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Horn Repair PDF Print E-mail
Written by BMWVMCA NEWS   
Sunday, 26 June 2011

 

by Slamaway Hamfist

 

     Often, these days after many years of sitting, many old Bosch horns don’t work.

 

     Rarely are they burnt up inside. Usually, the problem comes from corrosion on the points, which are made of Tungsten, really hard stuff!

 

     See the photo of a horn with the cover removed. There is enough white powder around the points to tell us what’s going on. The white stuff acts as an insulator, preventing the horn from working.

 

 

    These horns are electro magnets as you can see the iron core in the center and the copper wire wrapped snugly around it. Current passes through the contact points (supposed to when you push the horn button) creating a magnetic field, drawing an iron plate to it. The iron plate is bolted to a thin stamped steel disc that acts both like a speaker in your stereo system and a spring to suspend the iron plate.

 

     When the magnetic force is strong enough to pull the iron plate down against the iron core of the magnet, the plate depresses a tab attached to the electrical contact points, breaking the circuit, which collapses the magnetic field, turning off the magnet. The disc’s springing part returns the iron plate to its original position at the same time releasing pressure on the contact points, which close, completing the electrical circuit and repeating the magnetic/mechanical cycle. And ‘BEEP’ it goes.

 

     When these contact points become corroded, the horn won’t work.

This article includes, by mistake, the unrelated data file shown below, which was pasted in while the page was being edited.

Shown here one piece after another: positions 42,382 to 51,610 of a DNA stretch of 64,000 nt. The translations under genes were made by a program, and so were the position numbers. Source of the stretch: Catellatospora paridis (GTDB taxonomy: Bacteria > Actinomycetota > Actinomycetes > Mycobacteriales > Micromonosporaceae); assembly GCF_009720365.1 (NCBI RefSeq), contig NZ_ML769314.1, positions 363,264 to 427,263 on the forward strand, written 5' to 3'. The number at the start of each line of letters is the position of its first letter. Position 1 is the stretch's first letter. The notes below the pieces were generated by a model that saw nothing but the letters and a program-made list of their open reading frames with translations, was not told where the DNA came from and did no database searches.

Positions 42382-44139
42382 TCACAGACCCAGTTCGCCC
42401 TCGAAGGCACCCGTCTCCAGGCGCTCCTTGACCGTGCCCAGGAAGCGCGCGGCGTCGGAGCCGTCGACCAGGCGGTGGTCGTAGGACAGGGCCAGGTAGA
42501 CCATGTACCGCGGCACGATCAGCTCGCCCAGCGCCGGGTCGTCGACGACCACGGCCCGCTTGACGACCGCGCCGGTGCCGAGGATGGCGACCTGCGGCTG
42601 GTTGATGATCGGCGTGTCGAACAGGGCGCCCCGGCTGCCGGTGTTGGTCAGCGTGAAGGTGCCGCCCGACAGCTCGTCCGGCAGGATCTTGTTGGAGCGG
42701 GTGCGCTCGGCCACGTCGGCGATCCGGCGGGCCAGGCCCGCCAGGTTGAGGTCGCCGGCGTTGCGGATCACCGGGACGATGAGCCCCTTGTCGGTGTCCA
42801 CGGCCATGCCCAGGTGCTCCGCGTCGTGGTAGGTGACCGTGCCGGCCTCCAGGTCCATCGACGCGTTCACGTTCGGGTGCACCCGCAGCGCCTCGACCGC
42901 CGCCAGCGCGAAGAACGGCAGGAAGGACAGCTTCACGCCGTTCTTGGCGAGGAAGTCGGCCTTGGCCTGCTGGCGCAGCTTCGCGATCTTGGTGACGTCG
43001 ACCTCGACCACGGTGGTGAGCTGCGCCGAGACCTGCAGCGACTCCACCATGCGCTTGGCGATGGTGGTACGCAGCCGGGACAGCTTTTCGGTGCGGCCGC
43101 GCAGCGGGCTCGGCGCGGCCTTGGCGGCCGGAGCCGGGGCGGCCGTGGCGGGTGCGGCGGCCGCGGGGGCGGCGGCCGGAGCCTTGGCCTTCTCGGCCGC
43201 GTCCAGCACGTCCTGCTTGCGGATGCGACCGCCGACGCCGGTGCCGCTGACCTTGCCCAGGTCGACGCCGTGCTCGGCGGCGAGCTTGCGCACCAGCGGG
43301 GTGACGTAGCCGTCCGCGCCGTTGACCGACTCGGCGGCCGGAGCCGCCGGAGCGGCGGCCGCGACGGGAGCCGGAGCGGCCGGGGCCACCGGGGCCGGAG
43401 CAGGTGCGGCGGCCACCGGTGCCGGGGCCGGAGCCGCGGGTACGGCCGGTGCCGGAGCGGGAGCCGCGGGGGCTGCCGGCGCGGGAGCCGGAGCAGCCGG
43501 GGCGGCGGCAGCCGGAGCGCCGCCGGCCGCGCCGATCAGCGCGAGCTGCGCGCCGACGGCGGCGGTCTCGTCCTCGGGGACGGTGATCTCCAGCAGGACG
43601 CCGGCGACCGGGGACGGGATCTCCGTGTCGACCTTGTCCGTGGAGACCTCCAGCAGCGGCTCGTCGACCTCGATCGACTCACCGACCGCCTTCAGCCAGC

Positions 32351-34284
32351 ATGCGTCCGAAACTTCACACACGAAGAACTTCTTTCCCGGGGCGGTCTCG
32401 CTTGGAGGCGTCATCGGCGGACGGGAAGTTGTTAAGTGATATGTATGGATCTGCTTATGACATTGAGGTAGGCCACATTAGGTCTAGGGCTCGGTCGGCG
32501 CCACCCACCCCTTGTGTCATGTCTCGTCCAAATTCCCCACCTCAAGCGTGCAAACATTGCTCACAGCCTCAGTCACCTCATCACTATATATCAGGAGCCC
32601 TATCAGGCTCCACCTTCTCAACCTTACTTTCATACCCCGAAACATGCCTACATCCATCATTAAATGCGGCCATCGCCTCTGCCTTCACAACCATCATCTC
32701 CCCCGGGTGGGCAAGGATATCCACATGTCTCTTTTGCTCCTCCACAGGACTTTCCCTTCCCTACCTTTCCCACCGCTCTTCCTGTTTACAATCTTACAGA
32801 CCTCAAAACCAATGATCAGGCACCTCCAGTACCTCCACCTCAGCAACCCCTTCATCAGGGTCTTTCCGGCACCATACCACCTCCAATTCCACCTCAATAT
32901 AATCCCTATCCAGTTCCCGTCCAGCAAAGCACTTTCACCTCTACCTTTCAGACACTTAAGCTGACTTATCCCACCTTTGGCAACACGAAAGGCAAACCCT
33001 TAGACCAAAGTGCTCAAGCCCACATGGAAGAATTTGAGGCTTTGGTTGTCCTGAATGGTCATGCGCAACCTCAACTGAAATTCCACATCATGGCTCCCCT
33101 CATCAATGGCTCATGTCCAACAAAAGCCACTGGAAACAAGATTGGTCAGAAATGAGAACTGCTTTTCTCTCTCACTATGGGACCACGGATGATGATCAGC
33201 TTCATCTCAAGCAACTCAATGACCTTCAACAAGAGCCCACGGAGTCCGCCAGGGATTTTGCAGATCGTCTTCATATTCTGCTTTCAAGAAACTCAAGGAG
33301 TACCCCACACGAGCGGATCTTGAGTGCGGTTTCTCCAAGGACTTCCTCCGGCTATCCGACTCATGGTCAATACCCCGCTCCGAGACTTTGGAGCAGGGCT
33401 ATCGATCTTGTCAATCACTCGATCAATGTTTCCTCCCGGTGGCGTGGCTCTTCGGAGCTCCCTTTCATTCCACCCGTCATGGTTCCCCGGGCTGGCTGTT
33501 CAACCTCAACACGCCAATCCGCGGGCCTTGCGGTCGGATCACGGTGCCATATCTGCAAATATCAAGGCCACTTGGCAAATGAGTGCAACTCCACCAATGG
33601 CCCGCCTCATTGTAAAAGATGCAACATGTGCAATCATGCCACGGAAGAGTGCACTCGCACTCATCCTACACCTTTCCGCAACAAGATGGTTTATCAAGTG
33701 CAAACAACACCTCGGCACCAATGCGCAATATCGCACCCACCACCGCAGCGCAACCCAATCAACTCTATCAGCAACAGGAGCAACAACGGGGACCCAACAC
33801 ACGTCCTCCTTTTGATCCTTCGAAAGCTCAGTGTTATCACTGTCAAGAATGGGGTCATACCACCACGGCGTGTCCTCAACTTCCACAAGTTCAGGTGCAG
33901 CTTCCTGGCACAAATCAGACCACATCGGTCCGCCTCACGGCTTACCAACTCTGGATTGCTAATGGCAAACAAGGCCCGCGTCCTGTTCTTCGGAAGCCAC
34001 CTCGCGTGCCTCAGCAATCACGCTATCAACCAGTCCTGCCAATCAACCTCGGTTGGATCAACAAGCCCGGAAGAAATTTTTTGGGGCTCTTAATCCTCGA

The next time you find one of these old horns at a swap meet, you can tell the vendor that it probably doesn’t work, and therefore you should get it really cheap.

 

      Hey! Hold up there Mr. Hamfist, those vendors happen to be our members! They are reading this as you tell it, and they’re on to you and your sleazy ways! They know these horns are easy to fix, and they are getting harder to find, therefore worth more! 

     Yeesh! I hate it when you do that. You’re a regular ‘Dudley Duright’! Let’s get on with it.

     Okay, so you might have to pay a little more for your horn. It’s still easy to fix. Remove the six (some have five) screws that hold the cover and sound disc to the body of the horn. Do not remove the iron plate, which will be held in place with a single long threaded stud.

 

     The points can be gotten to by depressing the composition phenolic tab and slipping a small bit of abrasive paper between the points and sliding back and forth to clean them. Do this several times to each contact point. Blow the dust away with compressed air.

 

 

     Test the contact points for continuity. Reassemble the horn in the reverse order from how you took it apart.

 

     When  you test it, it will probably need to be adjusted. This is done by rotating the adjuster screw at the rear of the horn. Be careful! Only slight movements on this screw will make a big difference.

 

     The adjuster screw can be seen from the inside in the first photo on the previous page. Note there are two screws sticking up. The one that does the adjusting is the one with the spring below it.

 

Last Updated ( Friday, 25 January 2013 )
 
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